But when they knocked out the other one - called Asc2p - the yeast cells died. That made it clear that this enzyme is critical for survival.
Further analysis with high-power microscopes revealed that this second enzyme, Asc2p, was residing - unexpectedly -- in the part of the cell housing its genetic material - its chromosomes - rather than in the part of the cell - the mitochondria -- that harvests energy from sugar.
But why would an enzyme involved in generating energy live in the "wrong" part of the cell? A closer look at the chromosomal and non-chromosomal parts of the cell showed that although the enzyme itself is found only in the former, the chemical made by it is found in both places.
The question remained as to why the enzyme Asc2p and its chemical product, known as acetyl-CoA, are found near chromosomes.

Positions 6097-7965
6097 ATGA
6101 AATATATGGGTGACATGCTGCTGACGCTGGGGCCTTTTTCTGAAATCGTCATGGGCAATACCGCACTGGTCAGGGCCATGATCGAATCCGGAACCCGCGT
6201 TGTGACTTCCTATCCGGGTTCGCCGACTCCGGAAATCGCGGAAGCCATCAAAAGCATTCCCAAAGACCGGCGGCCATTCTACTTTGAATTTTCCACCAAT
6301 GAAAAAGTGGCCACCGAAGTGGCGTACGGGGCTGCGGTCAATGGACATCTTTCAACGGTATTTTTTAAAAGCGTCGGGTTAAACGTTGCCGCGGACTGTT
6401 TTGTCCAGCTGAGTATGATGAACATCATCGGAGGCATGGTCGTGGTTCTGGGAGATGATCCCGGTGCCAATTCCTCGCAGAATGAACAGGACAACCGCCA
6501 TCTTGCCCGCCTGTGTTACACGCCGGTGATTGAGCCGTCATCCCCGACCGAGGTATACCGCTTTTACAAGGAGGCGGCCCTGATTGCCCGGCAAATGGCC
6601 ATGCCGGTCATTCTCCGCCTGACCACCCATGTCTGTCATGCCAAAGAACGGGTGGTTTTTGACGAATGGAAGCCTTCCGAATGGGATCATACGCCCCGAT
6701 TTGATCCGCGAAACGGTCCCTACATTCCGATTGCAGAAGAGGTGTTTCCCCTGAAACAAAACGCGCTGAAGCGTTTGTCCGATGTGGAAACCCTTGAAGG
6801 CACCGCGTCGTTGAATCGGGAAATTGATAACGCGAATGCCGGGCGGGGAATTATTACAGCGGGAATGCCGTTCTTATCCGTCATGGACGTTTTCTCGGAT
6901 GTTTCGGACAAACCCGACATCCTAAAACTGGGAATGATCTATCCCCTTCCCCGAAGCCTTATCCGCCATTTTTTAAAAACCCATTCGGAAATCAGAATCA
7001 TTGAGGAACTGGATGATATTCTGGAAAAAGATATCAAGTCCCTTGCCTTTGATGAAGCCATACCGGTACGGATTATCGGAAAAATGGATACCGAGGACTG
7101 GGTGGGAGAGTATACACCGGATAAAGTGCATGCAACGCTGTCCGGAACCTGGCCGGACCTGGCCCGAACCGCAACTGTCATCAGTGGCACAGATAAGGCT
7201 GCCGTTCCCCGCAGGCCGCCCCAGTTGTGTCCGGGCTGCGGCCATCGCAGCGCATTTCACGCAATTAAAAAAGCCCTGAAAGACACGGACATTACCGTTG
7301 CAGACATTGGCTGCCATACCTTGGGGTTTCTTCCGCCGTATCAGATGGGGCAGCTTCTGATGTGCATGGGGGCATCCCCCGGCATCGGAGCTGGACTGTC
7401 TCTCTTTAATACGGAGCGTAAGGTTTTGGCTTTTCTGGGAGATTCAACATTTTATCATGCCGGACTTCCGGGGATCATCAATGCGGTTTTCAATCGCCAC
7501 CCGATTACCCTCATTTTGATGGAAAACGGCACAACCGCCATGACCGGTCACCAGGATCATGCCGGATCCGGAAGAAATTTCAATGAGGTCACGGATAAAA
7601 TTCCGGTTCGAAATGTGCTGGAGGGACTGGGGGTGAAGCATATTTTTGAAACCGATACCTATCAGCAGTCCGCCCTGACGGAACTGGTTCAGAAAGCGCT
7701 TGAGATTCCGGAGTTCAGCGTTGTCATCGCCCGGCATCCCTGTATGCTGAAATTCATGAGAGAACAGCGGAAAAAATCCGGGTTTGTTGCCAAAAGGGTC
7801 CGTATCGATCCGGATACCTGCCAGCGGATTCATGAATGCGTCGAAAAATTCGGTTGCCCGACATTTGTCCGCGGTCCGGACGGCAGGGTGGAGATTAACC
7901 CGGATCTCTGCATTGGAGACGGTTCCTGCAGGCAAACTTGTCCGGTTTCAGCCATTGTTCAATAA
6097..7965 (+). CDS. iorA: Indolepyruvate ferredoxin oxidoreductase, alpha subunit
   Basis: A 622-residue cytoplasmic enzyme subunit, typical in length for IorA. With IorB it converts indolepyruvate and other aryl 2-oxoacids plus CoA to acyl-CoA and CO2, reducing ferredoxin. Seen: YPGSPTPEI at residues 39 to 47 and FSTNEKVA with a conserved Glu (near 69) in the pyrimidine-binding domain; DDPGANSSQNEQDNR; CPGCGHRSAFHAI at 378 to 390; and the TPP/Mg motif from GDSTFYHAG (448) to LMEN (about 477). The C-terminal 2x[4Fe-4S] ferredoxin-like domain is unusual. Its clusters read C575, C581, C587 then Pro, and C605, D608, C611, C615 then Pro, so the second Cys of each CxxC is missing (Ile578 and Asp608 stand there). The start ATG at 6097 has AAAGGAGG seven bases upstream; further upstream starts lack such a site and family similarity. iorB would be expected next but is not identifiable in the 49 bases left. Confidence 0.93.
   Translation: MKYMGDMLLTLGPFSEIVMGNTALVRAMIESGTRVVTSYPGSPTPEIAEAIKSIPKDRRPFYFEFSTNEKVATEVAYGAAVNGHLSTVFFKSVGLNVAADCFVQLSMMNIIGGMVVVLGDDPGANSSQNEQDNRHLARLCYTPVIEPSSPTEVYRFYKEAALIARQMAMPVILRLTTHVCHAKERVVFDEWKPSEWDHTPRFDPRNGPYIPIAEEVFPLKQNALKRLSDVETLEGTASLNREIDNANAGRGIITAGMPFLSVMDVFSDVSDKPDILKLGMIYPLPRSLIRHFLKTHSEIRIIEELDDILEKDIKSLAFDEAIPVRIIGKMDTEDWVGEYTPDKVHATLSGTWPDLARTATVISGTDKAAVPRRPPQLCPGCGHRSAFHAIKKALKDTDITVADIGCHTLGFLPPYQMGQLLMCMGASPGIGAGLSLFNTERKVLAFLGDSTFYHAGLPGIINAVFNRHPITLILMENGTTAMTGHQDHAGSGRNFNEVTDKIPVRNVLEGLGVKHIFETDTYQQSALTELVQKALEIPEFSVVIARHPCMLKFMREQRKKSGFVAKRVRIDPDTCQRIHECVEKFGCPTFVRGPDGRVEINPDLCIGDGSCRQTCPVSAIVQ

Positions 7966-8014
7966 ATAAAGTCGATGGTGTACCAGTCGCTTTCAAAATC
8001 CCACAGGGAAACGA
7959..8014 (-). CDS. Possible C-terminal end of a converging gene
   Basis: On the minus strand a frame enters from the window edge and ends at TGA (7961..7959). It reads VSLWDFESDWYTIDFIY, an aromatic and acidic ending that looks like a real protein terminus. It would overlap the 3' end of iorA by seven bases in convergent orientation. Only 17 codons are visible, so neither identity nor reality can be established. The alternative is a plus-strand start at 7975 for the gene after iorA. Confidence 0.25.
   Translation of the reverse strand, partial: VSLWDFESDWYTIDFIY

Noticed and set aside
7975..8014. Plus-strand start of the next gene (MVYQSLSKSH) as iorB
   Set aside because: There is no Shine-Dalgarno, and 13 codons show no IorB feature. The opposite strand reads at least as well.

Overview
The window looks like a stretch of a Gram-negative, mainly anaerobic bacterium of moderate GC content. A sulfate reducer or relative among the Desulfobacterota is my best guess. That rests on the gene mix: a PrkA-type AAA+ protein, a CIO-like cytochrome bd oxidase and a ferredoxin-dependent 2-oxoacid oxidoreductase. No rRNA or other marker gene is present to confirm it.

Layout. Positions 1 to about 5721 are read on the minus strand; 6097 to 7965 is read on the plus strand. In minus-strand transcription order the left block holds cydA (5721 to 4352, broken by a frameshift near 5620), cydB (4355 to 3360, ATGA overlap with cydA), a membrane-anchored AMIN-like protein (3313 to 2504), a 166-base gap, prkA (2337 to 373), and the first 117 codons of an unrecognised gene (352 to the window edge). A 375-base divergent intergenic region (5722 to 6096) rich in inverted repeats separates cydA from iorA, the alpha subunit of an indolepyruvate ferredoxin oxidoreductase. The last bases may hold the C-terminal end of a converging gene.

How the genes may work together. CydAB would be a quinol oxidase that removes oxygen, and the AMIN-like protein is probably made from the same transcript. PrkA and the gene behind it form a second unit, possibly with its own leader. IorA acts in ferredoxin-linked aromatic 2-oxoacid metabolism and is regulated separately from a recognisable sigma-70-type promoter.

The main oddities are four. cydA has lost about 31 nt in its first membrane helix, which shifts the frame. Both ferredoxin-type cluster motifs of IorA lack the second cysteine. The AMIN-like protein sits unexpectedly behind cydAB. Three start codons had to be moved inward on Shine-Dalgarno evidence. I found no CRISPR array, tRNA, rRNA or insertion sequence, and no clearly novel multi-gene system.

Chromosomes contain both DNA, which contains genes, and proteins around which the DNA is wrapped for storage and support.
In addition to being used for energy, the acetyl part of acetyl-CoA also is used in controlling how tightly DNA is wrapped in the chromosomes. More acetyl on chromosomes leads to looser wrapped DNA. And locations along chromosomes that contain looser wrapped DNA appear to be regions where genes are turned on.
When the research team removed the enzyme Asc2p that makes acetyl-CoA from yeast cells, they predicted, if they were right about why the enzyme and its chemical product are found near chromosomes, that the chromosomes would have less acetyl-CoA. Less acetyl-CoA, they reasoned, could cause DNA to be more tightly wrapped in chromosomes, and this might lead to genes being turned off. That is exactly what they found when they looked at the more than 5,000 genes in the yeast cells lacking this enzyme. More than 70 percent of them were indeed
Source:Johns Hopkins Medical Institutions